This past Wednesday, the championship round of the West Michigan ACG Cup was held at the Loosemore Auditorium at Grand Valley State University.
The Association for Corporate Growth Western Michigan Chapter is part of an international organization with nearly 12,000 members and 53 chapters. Members are typically CEOs, CFOs and the like. The group meets monthly to network and share best practices.
This is the Western Michigan Chapter’s first year to hold an ACG Cup contest, a deal analysis competition that provides MBA and M.S. finance students an opportunity for real-world experience with merger and acquisition professionals.
“The whole initiative came out of Los Angeles when they were looking at retaining talent and giving the next generation the opportunity to meet the individuals in the industry,” said Christine Moag, president of ACGWM.
“That kind of exposure really hasn’t been given when it comes to the mergers and acquisitions profession.”
The competition is split into two rounds and includes multiple teams of four from Davenport University, GVSU, Michigan State University and Western Michigan University. In the first round, each team receives a case company and is given a week and a half to examine it and come up with a solution for that company, whether it be to consolidate, sell, purchase or whatever best fits the particular case. The group then gives a 30-minute presentation before four judges, as if they were the board of directors. The judges are allowed to interject and ask questions.
“We’re trying to give that real world experience,” said Moag. “This is not the classroom where you get 30 minutes, and then it’s my turn. We’re trying to provide that real experience.”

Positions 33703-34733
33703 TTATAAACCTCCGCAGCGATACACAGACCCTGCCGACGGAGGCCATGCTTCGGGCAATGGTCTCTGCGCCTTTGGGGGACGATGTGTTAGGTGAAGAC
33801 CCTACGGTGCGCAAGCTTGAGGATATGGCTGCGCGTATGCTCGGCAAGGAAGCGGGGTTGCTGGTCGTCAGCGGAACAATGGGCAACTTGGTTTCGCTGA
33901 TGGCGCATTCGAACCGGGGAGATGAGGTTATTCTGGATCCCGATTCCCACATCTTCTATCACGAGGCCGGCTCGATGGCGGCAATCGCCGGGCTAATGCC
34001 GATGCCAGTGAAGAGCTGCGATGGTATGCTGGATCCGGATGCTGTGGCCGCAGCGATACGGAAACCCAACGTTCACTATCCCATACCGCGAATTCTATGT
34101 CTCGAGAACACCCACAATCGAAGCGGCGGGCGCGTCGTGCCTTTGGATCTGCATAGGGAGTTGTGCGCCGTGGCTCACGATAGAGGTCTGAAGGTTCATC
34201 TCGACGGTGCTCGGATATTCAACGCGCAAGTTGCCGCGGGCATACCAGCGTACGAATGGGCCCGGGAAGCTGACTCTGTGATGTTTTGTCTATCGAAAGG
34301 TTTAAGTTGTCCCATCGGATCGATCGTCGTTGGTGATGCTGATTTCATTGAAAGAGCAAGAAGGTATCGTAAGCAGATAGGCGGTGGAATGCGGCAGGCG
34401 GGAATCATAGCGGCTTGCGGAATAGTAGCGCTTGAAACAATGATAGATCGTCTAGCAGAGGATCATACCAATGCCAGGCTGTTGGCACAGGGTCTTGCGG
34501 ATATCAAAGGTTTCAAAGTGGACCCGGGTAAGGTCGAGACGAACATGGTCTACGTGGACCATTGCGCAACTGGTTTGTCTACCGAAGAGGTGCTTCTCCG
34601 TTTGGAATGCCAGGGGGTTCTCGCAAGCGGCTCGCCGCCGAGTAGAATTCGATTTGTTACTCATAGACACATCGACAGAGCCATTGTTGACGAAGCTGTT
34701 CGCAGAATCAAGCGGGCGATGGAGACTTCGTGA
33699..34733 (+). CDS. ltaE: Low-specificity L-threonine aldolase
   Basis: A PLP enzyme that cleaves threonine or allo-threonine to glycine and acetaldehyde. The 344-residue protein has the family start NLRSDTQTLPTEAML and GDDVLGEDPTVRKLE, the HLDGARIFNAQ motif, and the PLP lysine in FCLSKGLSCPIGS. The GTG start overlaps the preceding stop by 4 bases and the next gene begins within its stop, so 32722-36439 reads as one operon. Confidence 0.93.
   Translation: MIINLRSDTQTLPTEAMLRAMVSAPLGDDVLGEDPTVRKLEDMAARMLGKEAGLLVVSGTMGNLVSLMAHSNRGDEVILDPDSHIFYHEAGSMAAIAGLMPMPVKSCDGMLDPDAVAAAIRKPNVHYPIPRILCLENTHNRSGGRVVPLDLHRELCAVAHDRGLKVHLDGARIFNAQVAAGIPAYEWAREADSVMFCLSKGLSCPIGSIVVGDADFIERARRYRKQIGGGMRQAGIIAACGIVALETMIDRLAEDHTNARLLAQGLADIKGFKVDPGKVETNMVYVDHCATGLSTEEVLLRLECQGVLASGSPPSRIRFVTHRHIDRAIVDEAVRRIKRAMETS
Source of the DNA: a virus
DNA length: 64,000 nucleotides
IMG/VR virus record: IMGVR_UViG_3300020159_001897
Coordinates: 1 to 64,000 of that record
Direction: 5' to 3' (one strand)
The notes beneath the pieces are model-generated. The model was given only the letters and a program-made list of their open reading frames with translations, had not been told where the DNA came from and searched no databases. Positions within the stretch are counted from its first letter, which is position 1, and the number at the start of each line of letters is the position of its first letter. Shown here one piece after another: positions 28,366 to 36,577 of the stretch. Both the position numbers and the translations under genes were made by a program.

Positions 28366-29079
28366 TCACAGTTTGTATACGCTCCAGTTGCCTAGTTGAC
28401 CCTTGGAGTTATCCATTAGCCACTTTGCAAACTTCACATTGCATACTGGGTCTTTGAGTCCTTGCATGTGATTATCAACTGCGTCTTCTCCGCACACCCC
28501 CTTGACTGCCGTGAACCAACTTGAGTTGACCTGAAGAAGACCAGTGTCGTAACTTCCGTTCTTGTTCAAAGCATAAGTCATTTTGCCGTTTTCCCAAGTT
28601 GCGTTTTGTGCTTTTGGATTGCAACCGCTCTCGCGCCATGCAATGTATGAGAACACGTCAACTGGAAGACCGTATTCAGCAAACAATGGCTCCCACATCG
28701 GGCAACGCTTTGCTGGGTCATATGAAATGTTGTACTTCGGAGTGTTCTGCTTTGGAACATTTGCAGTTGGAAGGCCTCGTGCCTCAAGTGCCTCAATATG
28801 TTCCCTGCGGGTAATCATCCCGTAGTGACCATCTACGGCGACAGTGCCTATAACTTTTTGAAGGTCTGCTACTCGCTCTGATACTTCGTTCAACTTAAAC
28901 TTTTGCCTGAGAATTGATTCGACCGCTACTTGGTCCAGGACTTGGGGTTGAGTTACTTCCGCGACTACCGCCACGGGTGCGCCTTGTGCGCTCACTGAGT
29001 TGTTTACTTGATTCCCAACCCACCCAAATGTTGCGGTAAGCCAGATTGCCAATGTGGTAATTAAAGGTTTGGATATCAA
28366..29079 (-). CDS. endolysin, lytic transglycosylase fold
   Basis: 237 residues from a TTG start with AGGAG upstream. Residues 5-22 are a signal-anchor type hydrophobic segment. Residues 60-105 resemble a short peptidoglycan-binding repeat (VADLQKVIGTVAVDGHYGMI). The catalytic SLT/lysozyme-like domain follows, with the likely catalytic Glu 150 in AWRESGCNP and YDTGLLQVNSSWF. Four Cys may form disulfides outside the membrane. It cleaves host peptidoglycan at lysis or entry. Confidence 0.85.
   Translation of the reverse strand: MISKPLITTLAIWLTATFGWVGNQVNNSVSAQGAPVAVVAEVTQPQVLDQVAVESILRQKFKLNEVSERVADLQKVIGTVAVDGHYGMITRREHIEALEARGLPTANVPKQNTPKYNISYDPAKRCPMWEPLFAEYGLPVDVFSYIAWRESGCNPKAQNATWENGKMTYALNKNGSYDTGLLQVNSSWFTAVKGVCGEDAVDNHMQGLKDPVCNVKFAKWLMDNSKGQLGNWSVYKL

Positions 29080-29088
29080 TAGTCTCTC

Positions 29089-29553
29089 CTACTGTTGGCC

The students are then judged on their presentation. If there is more than one team per college, only one team from that school moves on to round two, which is a continuation of the original case. The teams are again given a week and a half to prepare before presenting in front of the judges. The judges then confer and pick a winner. This year’s winner will be named March 18 at DeVos Place in downtown Grand Rapids during the Sixth Annual Outstanding Growth Award reception, which will honor Butterball Farms. The winning team will be presented with a $5,000 scholarship and the opportunity to compete on the national ACG Cup level.
“It was the first year to get (the cup) introduced to Western Michigan and get them to understand why we’re doing this. We’re not just doing it to do it for an association. We were really truly doing it because of Michigan and the economy, and Michigan retaining the talent that’s exiting at lightning speed right now,” said Moag.
“One way to do that is to show them why you should stay in the state of Michigan. When ACG came up with this cup competition, it allowed us to say, ‘Yes, this is it.’”
She said the program was a way for students to test the waters of the industry and region by meeting business people who work in that particular industry and, hopefully, get their foot in the door.
“From the college standpoint, the deans have been very helpful in giving (the teams) additional instruction, because this is not always the information that’s provided in their courses,” said Moag. “When the competition is done, we’ve pulled the students in and had open discussion. They learned so much, because the judges and myself have opened up and said, ‘Well, this is how it really works and this is what we suggest on your next presentation.’ They’re getting a chance to get to know these judges that come from different industries.”
Moag also said that ACG encourages the judges to take on somewhat of a mentor role and the notion has been well received.
“We’ve been encouraging the judges, and they’ve been so excited to do this, to be almost mentors,” she said. “You’ve sat across from (the judges), and they’ve seen that you’re genuinely trying to present and you genuinely want to learn, and that’s very enticing to an employer. So you’ve just had a quick interview without knowing it.”